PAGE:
Virginia Tech eases Hogweed fears

Published 6:41 pm Tuesday, June 26, 2018

IW alert was carried by Washington Post

By Diana McFarland

Managing editor

Experts at Virginia Tech are trying to damp down concerns about a new invasive plant found in the state, the Giant Hogweed.

Alarm bells went off recently after the plant was found in three counties in Virginia, including a safety alert posted by Isle of Wight County employees on the county website.

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The plant has not been found in Isle of Wight County or any county nearby. So far, it’s been detected in Clarke and Fauquier counties in Northern Virginia and Rockingham County in the Shenandoah Valley and the city of Alexandria, according to Virginia Tech.  {mprestriction ids=”1,2,3,4,5,6″}

However, Isle of Wight County issued a safety alert on its website, warning of third degree burns and permanent blindness that could result from touching the plant. 

“There is a strong possibility that the Giant Hogweed could find its way into the Tidewater/Coastal Virginia area,” according to the Isle of Wight alert.

The county alert was featured in a Washington Post story last week about the invasive plant. 

It seems unlikely that it will reach the Tidewater and coastal Virginia area,

since the sightings are where people have intentionally planted the Giant Hogweed, and if it has moved, it was moved on purpose, said Jordan Metzgar, curator of the Massey Herbarium at Virginia Tech.

And while Isle of Wight listed Middlesex County as a sighting, it has not been confirmed there, said Metzgar.

Middlesex County is on the Middle Peninsula, next to Gloucester County. 

Metzgar said the plant came to the United States from Southwest Asia in 1917. It was brought to a garden in New York. 

It’s not know why it was brought here, and if it was the size or danger factor that is appealing, said Metzgar, referring to the irritating sap the plant produces. 

Virginia Tech issued the following statement on Tuesday.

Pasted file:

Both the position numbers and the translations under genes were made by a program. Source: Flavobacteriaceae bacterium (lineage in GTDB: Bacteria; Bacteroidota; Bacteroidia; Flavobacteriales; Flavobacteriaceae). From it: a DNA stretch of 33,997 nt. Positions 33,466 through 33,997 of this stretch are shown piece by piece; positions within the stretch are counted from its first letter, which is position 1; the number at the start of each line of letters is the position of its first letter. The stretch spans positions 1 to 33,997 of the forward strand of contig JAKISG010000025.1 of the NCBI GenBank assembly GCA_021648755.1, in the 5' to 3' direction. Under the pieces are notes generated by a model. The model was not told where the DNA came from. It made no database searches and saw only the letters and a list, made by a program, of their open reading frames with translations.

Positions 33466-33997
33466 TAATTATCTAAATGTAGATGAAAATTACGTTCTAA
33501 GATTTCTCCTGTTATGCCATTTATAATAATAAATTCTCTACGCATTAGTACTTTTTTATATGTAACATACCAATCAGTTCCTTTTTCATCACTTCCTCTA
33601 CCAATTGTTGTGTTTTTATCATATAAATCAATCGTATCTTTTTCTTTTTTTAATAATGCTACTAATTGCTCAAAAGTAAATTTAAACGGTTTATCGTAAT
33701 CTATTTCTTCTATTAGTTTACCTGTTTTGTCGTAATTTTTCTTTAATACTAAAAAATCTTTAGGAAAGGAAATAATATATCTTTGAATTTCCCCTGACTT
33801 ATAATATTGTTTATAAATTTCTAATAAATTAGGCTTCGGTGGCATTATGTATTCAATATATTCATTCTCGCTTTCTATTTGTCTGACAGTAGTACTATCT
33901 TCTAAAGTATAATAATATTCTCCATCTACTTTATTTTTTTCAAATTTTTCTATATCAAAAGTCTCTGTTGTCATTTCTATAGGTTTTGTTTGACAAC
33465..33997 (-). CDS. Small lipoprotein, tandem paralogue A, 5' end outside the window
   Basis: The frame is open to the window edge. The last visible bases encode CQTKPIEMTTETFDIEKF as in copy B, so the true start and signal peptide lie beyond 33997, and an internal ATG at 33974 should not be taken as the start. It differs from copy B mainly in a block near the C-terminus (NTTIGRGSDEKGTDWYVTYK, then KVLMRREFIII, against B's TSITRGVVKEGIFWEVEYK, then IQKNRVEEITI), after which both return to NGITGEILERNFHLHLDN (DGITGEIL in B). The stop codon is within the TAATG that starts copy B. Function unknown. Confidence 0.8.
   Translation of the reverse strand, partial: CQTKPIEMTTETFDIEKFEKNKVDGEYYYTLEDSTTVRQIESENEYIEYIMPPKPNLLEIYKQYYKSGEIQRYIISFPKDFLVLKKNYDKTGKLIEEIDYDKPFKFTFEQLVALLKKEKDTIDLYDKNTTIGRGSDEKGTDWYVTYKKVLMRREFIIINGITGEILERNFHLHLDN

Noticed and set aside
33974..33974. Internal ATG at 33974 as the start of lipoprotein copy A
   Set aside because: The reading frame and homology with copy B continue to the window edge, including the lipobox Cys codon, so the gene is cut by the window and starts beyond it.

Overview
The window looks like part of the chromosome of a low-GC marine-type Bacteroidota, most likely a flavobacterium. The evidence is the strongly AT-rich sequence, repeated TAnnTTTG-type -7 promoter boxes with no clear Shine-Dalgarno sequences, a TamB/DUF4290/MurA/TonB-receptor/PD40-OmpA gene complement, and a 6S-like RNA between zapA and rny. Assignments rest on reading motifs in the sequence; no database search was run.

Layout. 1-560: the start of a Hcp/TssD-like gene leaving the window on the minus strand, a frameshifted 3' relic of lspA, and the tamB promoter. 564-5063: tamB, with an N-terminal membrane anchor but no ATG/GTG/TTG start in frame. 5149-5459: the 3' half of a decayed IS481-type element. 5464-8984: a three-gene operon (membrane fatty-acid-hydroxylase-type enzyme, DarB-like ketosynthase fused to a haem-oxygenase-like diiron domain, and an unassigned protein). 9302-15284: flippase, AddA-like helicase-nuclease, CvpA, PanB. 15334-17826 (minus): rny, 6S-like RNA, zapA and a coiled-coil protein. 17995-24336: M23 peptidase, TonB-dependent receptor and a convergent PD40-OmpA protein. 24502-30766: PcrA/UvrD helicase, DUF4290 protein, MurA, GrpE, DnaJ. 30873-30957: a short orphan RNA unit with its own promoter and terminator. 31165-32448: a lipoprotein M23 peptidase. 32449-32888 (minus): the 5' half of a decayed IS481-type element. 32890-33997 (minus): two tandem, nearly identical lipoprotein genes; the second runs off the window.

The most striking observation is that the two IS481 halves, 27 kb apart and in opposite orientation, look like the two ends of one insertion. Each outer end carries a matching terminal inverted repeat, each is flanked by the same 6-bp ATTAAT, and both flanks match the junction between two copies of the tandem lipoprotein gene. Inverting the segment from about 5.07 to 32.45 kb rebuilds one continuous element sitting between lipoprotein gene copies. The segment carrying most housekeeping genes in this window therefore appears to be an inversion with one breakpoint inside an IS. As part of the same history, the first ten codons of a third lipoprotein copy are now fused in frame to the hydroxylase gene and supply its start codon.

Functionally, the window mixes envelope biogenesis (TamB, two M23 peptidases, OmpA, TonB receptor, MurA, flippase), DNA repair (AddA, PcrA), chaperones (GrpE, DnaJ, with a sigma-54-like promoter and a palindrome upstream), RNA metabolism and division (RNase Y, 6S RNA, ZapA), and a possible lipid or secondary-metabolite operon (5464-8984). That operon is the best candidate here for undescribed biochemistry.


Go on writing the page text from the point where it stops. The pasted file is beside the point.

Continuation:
“There’s not cause for widespread worry. It’s growing where it’s been planted from what we’ve seen.  We see little evidence of it widely spreading,” said Virginia Tech’s Michael Flessner, an assistant professor and extension weed science specialist who has worked closely with Metzgar to identify that the plants are indeed Giant Hogweed.

Initial management measures have been taken at all four sites, and VDACS will follow up with subsequent site visits.

Giant Hogweed is a Tier 1 noxious weed on VDACS’ Noxious Weed List. A Tier 1 classification means the weed was previously unknown in the Commonwealth. The Department of Conservation and Recreation lists Giant Hogweed as an early detection invasive plant, which means it is not established in Virginia and if found, the goal is to eradicate it before it becomes established. 

When exposed to skin, the sap from a Giant Hogweed plant can cause severe skin and eye irritation, painful blistering and potentially permanent scarring. The plant is easily confused with other look alike plants such as cow parsnip, elderberry, and others. People who think they have found Giant Hogweed should take a digital photo of the leaf, stem and flower, being careful to avoid skin contact with the plant. They can report it to the local office of Virginia Cooperative Extension or file an online report here.

Giant Hogweed is a very distinct plant when set against Virginia landscapes and although it has some similar characteristics as cow parsnip, angelica and Queen Anne’s lace, its size sets it apart. It can grow up to 15 feet tall with leaves as large as five feet across but most plants identified in Virginia have been five to 10 feet tall, with largest leaves about two feet across. The white flower cluster contains 50 – 150 flower rays spreading up to two feet across. Giant Hogweed also has purple splotches and coarse, sparse white hairs on the stem. The leaf is more incised and angular than cow parsnip, which giant Hogweed’s closest look alike. 

Anyone who suspects they have found Giant Hogweed should take photos, check online to compare the plant to photos, and then contact a Virginia Cooperative Extension agent or file an online report here. Information is available at to learn more about invasive species in Virginia and the ways to prevent spread. People also may contact the VDACS Office of Plant Industry Services at 804-786-3515.  {/mprestriction}